Odds against the pound
No reason to buy
It has taken a little under 60 years, since Sputnik 1 went into orbit, for technology to advance to the point at which a rocket can make a controlled landing. Good job it didn't take that long with aeroplanes. Pity it still hasn't got there for sterling.
In fairness, the pound has not had a bad year. Since the beginning of January it has strengthened against everything except the US dollar, the Swiss franc and the yen, rising by an average of 7%. The last three months have not been so kind to sterling though. Only the rand, the Norwegian krone and the Canadian dollar have fared worse. And in the last week sterling has been the undisputed loser, down by an average of -1.2%.
It would have been the biggest loser on Monday too, had the krone not been dragged a millimetre lower by an eleven-year low for oil prices. On the day sterling is down by a quarter of a US cent and three quarters of a euro cent. As in the last few days, there was no horrid news to provoke the selling but nobody could come up with any great reason to buy the pound.
The antipodeans, meanwhile, were in the lead. Just as there was little justification for selling the pound, there was no obvious argument for their success. Clutching at straws, investors might have been motivated by reports that the Beijing authorities are calling for fresh economic stimulus.
According to the Xinhua news agency, the Chinese government's Central Economic Work Conference (doesn't sound the least bit communist, does it?) decided that monetary policy must be more "forceful" and fiscal policy more "flexible". The standard assumption is that stimulus in China translates into greater demand for Australia's natural resources and New Zealand's agricultural products.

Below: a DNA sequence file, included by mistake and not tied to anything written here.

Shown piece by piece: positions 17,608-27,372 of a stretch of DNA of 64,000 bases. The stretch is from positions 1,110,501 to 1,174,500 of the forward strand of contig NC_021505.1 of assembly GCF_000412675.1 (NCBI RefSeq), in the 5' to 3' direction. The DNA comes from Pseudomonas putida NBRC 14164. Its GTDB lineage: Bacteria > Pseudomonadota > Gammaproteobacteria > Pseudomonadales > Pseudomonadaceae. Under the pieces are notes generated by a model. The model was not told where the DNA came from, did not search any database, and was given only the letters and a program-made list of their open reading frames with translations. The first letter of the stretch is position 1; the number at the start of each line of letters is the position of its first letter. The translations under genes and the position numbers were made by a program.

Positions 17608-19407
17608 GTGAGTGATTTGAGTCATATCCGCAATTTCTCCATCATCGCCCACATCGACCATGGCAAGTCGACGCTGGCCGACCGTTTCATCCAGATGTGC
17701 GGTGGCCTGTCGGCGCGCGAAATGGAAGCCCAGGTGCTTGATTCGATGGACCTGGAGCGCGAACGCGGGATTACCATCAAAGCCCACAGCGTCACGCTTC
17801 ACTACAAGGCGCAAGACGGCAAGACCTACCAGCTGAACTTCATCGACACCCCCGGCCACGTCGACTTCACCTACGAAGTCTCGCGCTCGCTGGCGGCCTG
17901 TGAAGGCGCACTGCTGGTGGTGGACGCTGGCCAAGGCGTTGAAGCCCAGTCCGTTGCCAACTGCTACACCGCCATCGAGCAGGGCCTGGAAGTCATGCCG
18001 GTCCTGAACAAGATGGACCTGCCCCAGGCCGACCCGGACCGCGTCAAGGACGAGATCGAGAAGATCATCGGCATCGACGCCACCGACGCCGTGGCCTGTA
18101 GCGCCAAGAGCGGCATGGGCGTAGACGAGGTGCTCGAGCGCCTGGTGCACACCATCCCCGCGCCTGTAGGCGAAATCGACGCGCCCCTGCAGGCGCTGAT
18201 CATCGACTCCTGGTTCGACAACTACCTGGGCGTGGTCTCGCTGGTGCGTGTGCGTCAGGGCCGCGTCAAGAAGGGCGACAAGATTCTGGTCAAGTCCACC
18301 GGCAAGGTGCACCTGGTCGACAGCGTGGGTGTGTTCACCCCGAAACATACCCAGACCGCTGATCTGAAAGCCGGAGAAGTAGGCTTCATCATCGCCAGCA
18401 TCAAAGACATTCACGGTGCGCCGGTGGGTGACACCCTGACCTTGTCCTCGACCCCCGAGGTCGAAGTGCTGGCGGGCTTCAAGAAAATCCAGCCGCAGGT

There were no economic data from Australia or NZ and precious few from anywhere else. Consumer confidence inched higher in Sweden, as it did in Britain and Germany, while in Euroland it was fractionally softer. The CBI's Distributive Trades survey showed UK retail sales rising by less than expected in December.
Today's big-ticket ecostat is the revision to US gross domestic product for the third quarter. Britain's public sector borrowing figure plays a supporting role and there are balance of trade data from Switzerland and New Zealand.
The Swiss trade surplus for November came in a little over £2bn. In only two of the last 30 months has Switzerland reported a trade deficit, demonstrating that an unduly strong currency is not guaranteed to scupper exports if they are of decent quality.
Analysts expect to see annualised growth of 2.1% for American GDP. That would be equivalent to quarterly growth of 0.5% and in line with forecasts for tomorrow's UK figure. Other US data cover existing home sales and house prices. The New Zealand trade figures come out tonight; a slightly narrower deficit is predicted by economists.